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Joyner-Kersee Seeks Rebirth in Long Jump

Track and field: She qualifies for the final on one jump after dropping out of the heptathlon because of an injury.


ATLANTA — Jackie Joyner-Kersee's last Olympic stand--actually one giant leap on a sore right leg--was good enough Thursday to qualify her for today's long-jump final.

Joyner-Kersee, forced out of last weekend's heptathlon because a hamstring injury, made one jump of 21 feet 11 3/4 inches, the exact distance she needed to automatically qualify.

Joyner-Kersee, 34, finished sixth in her group. She is the world-record holder at 24-7 and is presumably competing in her last Olympics.

"I feel pretty good," Joyner-Kersee said. "The hamstring's a little sore, but I'm just going to take it one jump at a time."

Joyner-Kersee said she did not feel comfortable on an Olympic Stadium field slicked by rain.

"I was very timid because it rained," she said.

Bob Kersee, her husband and coach, was more emphatic.

"Jackie hates the rain," he said. "She loves hot. If it's 120 degrees, she loves it that much better."

But come rain or shine, today will probably mark the end of her illustrious career.

"This is it for Jackie," Bob Kersee said. "She knows this is probably her last long-jump competition in the Olympic Games. If she's out there with a leg and a half, she's going to jump."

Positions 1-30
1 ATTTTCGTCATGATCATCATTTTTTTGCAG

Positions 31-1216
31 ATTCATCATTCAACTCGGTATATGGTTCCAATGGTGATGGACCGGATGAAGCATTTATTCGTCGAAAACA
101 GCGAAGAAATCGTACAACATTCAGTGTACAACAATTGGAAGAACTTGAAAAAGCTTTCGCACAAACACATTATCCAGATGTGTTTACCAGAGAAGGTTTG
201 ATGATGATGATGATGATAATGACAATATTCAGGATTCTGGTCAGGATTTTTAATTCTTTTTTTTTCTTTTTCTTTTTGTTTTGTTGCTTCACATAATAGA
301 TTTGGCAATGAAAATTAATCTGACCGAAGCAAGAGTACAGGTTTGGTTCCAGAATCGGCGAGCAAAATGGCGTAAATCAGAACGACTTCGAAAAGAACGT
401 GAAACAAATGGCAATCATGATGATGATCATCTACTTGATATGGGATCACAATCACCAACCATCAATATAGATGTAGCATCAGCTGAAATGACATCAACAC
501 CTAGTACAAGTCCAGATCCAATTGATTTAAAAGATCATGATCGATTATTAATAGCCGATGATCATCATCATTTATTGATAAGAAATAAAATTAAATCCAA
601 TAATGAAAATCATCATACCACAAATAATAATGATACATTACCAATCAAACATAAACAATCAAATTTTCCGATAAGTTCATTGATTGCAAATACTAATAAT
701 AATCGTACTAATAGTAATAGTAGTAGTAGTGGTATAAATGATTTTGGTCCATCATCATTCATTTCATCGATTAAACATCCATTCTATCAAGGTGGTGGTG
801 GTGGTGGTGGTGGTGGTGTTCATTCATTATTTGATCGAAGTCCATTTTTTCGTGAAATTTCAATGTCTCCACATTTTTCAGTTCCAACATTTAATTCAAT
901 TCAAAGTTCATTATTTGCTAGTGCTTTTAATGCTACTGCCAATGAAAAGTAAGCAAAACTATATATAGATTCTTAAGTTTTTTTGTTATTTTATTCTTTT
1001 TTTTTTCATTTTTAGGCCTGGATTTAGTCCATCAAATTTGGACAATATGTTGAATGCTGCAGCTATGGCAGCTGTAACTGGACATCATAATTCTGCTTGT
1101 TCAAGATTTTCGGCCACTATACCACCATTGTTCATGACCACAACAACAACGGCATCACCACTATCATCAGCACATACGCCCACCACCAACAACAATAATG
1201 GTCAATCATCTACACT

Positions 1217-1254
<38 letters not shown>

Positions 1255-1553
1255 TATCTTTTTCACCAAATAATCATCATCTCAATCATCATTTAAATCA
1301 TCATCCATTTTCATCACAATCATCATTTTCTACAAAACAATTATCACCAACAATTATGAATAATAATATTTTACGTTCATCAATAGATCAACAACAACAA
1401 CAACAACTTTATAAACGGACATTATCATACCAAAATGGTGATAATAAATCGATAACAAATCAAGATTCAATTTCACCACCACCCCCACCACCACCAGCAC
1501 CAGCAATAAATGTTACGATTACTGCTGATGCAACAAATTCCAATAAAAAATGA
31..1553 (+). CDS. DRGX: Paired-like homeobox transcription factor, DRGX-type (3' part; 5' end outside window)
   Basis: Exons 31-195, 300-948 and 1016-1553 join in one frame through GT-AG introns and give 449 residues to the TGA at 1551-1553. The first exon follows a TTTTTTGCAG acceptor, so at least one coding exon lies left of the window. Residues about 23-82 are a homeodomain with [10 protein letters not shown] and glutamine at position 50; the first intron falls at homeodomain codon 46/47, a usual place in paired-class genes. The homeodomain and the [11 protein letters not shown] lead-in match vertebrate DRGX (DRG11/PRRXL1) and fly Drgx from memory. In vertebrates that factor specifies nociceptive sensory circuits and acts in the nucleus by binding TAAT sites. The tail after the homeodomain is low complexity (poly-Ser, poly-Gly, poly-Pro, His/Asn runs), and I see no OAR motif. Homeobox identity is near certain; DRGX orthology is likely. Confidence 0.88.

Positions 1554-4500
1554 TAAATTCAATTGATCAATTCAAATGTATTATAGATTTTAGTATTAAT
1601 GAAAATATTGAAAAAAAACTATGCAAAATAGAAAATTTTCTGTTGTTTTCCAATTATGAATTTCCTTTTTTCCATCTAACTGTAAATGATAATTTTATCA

Like Carl Lewis, her male counterpart in the long jump, Joyner-Kersee hopes to go out with one last blaze.

She is a three-time Olympic gold medalist, winning the heptathlon in 1988 and 1992, and the long jump in 1988.

When she dropped out of last weekend's heptathlon, she lost the chance to tie Bonnie Blair's American female record for most gold medals, five.

Kersee said there is only a slight chance Jackie could return for the Sydney Games.

"She's 34," Kersee said. "It's obvious that there's not too many 38-year-olds out there running, jumping or throwing. For some reason, in 2000, if she thinks she can still jump, she'll probably be at another Olympic Games. But that's not the plan."

Kersee expects it will take a leap of more than 22-11 3/4 to win the gold, and that Jackie is capable of leaping as far as 23-7 1/2 if her leg holds out.

"We're going after the gold medal," Bob Kersee said. "But just to make that jump to get into the final, that took heart. She's just an iron woman with an iron spirit."

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